The SiPgoesTGIF weekly challenges have kicked off on Discord and Instagram. We are delighted that so many creative and enthusiastic toy photographers are joining in the fun. Our Discord channel is set up in a way that you can ask for feedback, show your behind-the-scenes process, or just chat to other like-minded people with a passion for toy photography. It really is a great place to learn and grow. We love the supportive and encouraging community that you have helped us create.
If you’re not on Discord, don’t fret. We’ve asked five members of our community to share their inspiration and/or process behind images they created for #SiPgoesTGIF_manifest and #SiPgoesTGIF_longexposure.
Janee aka @enaje_images
“I have always liked origami and have seen some wonderful creations made out of paper. I was searching online for instructions for something to fold when I stumbled on the Kirigami technique. This is where you cut and fold a single piece of paper into a 3D object. Similar to a pop-up card. As this technique was new to me, I wanted to start with something that was fairly simple. And something that would fit into my goal this year of creating a handmade item for each photo.
The Sphinx drew my attention because I was picturing an explorer standing on one of the legs and checking out his find. I found that the paper was not supportive enough for this idea. The Mummy then was the strongest personality and most fitting figure for the scene. After printing the pattern on a piece of A4 parchment paper, cutting and folding it following the YouTube video by @jrchiang_ig, I put a piece of red cellophane and a piece of packing foam behind the cut-out to diffuse the light from a small desk lamp positioned directly behind the Sphinx. I also used a couple of pieces of black card on each side to block off the light spilling from behind.
After positioning the mummy in place, I held a Lume Cube with a warming filter and a barn door modifier attached overhead and slightly in front of the scene trying not to spill light onto the background. The image only came together for me when I used a facial mister to add some atmosphere to the scene giving it a more tomb-like feel.”
Alicia aka @taskera_photography
“My inspiration for my 2022 is my yearning for travel and adventure. I’m used to traveling often, and for the past 2 and a half years I’ve only been in my house, my parents’ house or my parents in law’s house. And even though they are all wonderful people I miss seeing something new and exciting. When I imagine what I really want to do this year, I see myself traveling. I picture an adventure, only this time I get to show it to my son for the first time.”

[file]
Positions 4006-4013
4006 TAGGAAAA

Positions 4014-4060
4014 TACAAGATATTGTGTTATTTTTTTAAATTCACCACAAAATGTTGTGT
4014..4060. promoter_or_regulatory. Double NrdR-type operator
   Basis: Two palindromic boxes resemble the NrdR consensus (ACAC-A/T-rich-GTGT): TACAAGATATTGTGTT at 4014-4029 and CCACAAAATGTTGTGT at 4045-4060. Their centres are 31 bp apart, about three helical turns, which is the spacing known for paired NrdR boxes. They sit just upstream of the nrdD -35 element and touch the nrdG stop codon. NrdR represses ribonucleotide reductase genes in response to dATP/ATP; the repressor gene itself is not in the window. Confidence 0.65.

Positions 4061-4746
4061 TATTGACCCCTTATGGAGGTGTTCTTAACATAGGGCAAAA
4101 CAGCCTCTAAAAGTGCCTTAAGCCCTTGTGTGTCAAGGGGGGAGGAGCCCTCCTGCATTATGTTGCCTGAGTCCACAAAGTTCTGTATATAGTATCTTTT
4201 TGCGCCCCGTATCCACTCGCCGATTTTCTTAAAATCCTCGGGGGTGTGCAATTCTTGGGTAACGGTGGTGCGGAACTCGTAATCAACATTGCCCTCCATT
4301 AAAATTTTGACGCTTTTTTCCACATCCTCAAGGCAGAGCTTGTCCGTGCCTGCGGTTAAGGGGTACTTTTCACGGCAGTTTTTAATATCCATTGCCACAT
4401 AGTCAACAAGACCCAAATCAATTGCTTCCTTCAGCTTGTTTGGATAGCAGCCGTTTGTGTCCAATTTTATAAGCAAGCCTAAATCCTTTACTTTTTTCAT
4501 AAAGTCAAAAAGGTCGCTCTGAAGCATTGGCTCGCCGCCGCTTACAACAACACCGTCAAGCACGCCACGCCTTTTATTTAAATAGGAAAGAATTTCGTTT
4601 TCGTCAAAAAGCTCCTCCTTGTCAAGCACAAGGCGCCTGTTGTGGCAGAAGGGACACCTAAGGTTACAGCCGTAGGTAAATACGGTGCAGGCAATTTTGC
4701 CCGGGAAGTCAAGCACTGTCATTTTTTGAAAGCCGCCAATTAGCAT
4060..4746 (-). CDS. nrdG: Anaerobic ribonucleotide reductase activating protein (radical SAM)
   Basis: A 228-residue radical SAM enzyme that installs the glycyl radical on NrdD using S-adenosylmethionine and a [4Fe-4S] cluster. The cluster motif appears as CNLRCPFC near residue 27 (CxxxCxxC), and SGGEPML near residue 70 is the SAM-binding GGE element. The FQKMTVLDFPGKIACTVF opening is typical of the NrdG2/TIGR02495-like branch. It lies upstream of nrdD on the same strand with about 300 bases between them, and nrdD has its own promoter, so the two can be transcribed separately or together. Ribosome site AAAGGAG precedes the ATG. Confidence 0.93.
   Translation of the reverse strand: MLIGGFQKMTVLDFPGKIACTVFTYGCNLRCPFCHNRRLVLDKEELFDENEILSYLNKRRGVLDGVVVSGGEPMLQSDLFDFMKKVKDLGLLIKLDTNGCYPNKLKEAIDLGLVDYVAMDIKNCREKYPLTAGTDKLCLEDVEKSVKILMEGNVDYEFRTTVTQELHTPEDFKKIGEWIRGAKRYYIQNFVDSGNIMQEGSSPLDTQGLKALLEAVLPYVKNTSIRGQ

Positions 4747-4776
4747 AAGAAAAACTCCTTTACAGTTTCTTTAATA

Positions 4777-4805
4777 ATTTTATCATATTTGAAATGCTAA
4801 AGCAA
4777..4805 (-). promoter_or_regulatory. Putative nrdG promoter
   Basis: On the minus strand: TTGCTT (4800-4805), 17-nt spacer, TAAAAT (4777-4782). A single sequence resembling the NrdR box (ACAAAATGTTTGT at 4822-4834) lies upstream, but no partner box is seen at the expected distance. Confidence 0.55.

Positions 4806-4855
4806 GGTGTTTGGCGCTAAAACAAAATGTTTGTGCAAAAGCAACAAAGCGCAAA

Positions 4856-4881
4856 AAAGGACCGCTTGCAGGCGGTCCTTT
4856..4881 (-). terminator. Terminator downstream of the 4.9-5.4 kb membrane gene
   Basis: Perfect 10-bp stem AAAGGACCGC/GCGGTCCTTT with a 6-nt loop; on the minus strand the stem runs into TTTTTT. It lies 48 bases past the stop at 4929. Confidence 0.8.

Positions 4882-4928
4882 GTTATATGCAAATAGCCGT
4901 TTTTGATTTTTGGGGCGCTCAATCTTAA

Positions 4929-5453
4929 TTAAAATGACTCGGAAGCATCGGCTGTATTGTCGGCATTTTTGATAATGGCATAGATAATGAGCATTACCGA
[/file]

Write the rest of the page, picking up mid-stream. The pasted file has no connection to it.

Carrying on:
Daniel aka @stories_in_bricks
“The photo of the fight between the knight and the ghost (knight) was one of several setups I shot for a similar long exposure theme some time ago, but never used. The goal was to create a ghost effect in one shot without using any big special effects in post-production. I had not yet really used the ghost knight figure from the CMF 19 series much and this seemed like a fitting theme. The image itself is a long exposure of 20 seconds. The figure of the “ghost knight” is removed about halfway during the exposure, to give the translucent ghost effect in one shot.”
Alice aka @alicebrickland
“When Suné came up with the idea of taking pictures with long exposure I instantly thought about doing an image with a ghost effect. A technique I wanted to test for a long time. Since I felt a bit nostalgic these days, I decided to show the ghost of a passed by ninja master at his former favourite place for meditation. His young follower often visits this place when he thinks of his master. Settings of my final picture: ISO 100, F/22, I set the exposure to 10 seconds and counted till 6 in my mind, then removed the master from the scene. The time till removal was a bit trial and error and depends on how transparent one wants the ghost to be.”
Stay tuned for the next post. Scott Murphy aka @toyingwithlight will share some tips on how he creates his beautiful long exposure shots.
Stuck In Plastic.
The creative collective of toy photographers.